CHICAGO -- In Illinois’ Medicaid program last year, 3.2 percent of patients accounted for half of all spending. The top 0.15 percent – 4,500 people in a program covering 3.2 million people – required annual expenditures upward of $285,000 each.
In the health-policy world, these heavy spenders are known as “frequent fliers:” patients with severe conditions, disabilities and life problems whose complex care accounts for such a disproportionate share of the medical economy.
However the health-reform debate proceeds in Washington, improving the quality and economy of care provided to this concentrated group will remain a central challenge.
A striking proportion of the patients with the most costly and complex conditions are either homeless or one step away from that in precarious or temporary housing. It stands to reason that providing secure housing to people with chronic illnesses might help.
"With our supportive housing units, we improve quality of life, improve health outcomes and save significant health care costs,” Arturo V. Bendixen, who runs the center for Housing and Health at the AIDS Foundation of Chicago, says.
A beautiful randomized trial conducted here in Chicago supports Bendixen’s claims. That study found that placing homeless people with chronic illnesses in supportive housing reduces emergency department visits, residential substance abuse treatment, hospital inpatient admissions and nursing home use. Researchers also observed average annual cost savings of $6,307, with greater average savings among the chronically homeless ($6,607) and among those living with HIV ($9,809). The sample size of 407 was too small to establish statistically significant savings, but the results were obviously promising, especially when housing services are focused on men and women with high expected medical costs.
Such studies are important, since there isn't enough supportive housing to go around. HUD budgets have taken a hit in recent years. America’s egalitarian and compassionate impulses are narrowly targeted to the domain of health — narrow to the point of self-defeating in serving such needy groups.
I am continually struck by this contrast. Patients secure impressive support from Medicaid when they need acute medical services. That’s as it should be. Yet it’s surprisingly hard and surprisingly controversial to provide more modest forms of help that are often more beneficial and cost-effective. In Chicago, it costs about $9,000 to house someone for a year in a plain but decent apartment. That’s less than the typical cost of one hospital stay. This $9,000 is hard to find.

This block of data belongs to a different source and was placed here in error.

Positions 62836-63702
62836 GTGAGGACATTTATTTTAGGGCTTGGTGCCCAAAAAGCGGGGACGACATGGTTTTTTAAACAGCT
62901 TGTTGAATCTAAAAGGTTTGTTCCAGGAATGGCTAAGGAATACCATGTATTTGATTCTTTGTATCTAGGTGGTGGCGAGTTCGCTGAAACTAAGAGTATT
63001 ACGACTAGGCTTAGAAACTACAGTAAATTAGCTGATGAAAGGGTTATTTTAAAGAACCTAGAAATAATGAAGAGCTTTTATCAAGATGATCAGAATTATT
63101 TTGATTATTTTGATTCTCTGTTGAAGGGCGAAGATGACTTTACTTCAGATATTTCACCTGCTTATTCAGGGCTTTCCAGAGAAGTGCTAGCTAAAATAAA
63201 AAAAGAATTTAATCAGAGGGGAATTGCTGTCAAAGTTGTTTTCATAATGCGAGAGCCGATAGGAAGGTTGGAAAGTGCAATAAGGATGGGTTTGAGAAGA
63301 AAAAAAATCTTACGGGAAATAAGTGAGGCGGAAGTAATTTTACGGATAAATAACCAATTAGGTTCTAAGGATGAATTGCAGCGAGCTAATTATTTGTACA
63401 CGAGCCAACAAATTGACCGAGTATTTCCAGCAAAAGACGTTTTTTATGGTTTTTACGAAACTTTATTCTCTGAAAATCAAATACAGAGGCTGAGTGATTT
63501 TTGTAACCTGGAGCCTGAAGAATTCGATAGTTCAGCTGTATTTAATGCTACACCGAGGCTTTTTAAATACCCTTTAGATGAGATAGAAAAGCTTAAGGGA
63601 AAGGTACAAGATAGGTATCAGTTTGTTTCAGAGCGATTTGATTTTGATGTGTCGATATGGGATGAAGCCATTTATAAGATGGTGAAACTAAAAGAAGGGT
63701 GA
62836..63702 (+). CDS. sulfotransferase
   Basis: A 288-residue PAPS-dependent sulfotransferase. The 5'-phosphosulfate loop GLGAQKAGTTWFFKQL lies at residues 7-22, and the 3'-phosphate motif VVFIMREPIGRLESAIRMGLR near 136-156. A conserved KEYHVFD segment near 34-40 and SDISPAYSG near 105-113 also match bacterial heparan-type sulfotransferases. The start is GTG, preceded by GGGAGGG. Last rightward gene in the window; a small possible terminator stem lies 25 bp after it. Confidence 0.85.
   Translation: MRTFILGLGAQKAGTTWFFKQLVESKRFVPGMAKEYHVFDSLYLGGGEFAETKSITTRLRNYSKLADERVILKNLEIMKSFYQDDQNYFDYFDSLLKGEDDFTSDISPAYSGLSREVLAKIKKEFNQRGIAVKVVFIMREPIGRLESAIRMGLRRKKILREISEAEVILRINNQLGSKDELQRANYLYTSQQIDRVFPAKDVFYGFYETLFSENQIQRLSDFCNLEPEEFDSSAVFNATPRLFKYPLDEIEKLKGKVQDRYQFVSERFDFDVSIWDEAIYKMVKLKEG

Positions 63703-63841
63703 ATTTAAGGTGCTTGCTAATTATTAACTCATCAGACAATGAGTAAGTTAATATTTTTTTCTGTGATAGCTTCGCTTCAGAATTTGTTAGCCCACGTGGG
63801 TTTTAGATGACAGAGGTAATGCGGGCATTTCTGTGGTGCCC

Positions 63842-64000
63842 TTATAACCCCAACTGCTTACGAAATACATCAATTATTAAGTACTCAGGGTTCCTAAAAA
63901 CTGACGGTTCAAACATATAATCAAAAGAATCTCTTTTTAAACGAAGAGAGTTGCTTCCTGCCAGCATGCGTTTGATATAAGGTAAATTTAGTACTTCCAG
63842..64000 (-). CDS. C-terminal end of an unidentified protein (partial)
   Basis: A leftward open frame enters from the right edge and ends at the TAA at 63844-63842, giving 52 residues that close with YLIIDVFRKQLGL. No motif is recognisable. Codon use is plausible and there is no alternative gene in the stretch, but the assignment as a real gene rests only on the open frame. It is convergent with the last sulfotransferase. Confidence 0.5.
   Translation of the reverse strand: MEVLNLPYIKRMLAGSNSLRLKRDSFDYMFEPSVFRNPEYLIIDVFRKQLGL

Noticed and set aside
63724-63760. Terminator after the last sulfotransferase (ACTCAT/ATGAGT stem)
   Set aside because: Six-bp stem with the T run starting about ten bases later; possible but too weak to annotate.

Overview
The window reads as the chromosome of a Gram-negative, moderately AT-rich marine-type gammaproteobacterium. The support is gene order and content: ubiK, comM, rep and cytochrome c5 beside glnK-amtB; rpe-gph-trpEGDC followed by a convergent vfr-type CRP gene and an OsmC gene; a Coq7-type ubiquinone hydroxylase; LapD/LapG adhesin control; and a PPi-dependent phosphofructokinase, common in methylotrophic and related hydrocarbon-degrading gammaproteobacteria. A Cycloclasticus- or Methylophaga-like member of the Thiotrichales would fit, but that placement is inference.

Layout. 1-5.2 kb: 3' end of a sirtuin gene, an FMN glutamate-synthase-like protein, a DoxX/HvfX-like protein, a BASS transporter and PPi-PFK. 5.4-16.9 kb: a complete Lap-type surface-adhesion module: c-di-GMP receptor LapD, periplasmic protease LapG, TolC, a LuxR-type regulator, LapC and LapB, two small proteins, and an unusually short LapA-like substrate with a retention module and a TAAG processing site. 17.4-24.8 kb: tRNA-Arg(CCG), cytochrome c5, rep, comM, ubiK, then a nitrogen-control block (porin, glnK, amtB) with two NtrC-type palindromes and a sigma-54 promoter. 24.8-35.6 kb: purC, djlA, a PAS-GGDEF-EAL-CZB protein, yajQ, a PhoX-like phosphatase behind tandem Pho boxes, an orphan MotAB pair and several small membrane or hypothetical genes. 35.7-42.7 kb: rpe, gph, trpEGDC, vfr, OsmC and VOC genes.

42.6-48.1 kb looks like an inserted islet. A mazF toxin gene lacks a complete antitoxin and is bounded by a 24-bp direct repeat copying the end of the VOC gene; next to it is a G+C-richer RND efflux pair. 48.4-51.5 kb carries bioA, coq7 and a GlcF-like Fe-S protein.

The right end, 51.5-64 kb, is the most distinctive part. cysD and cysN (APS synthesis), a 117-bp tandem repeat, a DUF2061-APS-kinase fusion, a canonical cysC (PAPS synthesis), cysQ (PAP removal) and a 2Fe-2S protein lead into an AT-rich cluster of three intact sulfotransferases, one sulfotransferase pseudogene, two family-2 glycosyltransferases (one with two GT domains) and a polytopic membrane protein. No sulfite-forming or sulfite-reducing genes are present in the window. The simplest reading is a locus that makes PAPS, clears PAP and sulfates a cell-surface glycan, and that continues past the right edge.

Many people need a bit more help, too. They might need a case manager or visiting nurse to help with the logistics of appointments, to ensure the rent check is paid, to remind people to take their medications and to make sure prescriptions don't go unfilled because of a $5 co-pay. It’s probably not cost-effective to provide these services to everyone. It’s the smart and humane thing to do when someone has really costly and complex medical problems that generate repeated crises.
Alison Korte is a social worker and housing case manager for Heartland Human Care Services, a large Chicago nonprofit service agency. She works with recipients of Medicaid supportive housing. To be eligible for this particular program, one needed to be in that top 3.2 percent group of high-expenditure Medicaid recipients.
I recently visited two of Alison’s clients. I’ll use their first names to preserve a bit of privacy. But with their permission, I’ll show you some pictures, too. It’s important to see the human beings affected by public policies — particularly to see the human faces of individuals living with HIV and other ailments. These men and women bear the burden and stigma of so many stereotypes and misperceptions.
Haywood (shown below with Alison) is 64 years old. Over the past several years, he has cycled through various states of shelter homelessness. He now lives in a one-bedroom apartment, where he’s been for seven months.
Haywood has experienced more than his share of medical difficulties. Like most extremely poor people, he needs eyeglasses and dental work. Like most people his age, he suffers from hypertension and diabetes. He takes seizure medication. He’s on baby aspirin.
Then there’s the other stuff. Three times a week, he attends an intensive outpatient treatment program to address his history of heroin and cocaine disorders. He neglected his health for years while living the street life. He served time for armed robbery and burglary, though he reports that he hasn’t had a case or police involvement since the year 2000. He got high every day. He missed doctors’ appointments, didn’t take care of himself. In 1997, he was diagnosed with HIV. He lives with hepatitis C, too.